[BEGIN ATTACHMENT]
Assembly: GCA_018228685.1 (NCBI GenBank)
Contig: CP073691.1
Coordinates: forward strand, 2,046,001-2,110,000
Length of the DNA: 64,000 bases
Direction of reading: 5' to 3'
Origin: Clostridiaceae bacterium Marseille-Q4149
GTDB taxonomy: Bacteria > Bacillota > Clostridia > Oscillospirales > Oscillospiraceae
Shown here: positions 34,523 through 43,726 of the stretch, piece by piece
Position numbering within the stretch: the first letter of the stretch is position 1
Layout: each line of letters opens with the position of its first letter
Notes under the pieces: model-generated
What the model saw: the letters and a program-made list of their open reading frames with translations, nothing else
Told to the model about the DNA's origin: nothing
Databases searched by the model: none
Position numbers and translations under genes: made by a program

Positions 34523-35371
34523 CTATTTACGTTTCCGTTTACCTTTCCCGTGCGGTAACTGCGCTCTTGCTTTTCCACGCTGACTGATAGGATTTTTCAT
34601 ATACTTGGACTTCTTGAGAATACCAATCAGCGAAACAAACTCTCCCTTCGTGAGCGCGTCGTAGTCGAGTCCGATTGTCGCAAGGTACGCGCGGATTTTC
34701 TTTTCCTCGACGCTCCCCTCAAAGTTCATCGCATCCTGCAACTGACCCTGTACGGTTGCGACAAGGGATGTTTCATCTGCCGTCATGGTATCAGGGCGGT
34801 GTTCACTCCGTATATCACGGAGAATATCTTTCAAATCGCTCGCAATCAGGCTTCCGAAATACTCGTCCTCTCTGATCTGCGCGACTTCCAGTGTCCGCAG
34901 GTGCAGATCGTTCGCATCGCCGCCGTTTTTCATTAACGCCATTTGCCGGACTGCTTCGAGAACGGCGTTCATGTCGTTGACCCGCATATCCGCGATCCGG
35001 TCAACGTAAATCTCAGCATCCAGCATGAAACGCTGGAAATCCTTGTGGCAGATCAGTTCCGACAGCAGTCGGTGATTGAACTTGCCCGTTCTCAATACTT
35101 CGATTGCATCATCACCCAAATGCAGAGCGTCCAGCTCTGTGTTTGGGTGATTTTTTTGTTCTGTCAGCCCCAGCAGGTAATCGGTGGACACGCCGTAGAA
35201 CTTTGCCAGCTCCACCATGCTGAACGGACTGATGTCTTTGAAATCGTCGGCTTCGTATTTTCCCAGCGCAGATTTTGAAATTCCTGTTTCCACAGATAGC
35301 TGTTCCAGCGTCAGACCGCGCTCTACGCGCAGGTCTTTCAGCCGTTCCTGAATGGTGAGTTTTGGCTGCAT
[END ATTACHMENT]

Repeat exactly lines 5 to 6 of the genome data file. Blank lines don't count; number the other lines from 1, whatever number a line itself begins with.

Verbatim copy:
Direction of reading: 5' to 3'
Origin: Clostridiaceae bacterium Marseille-Q4149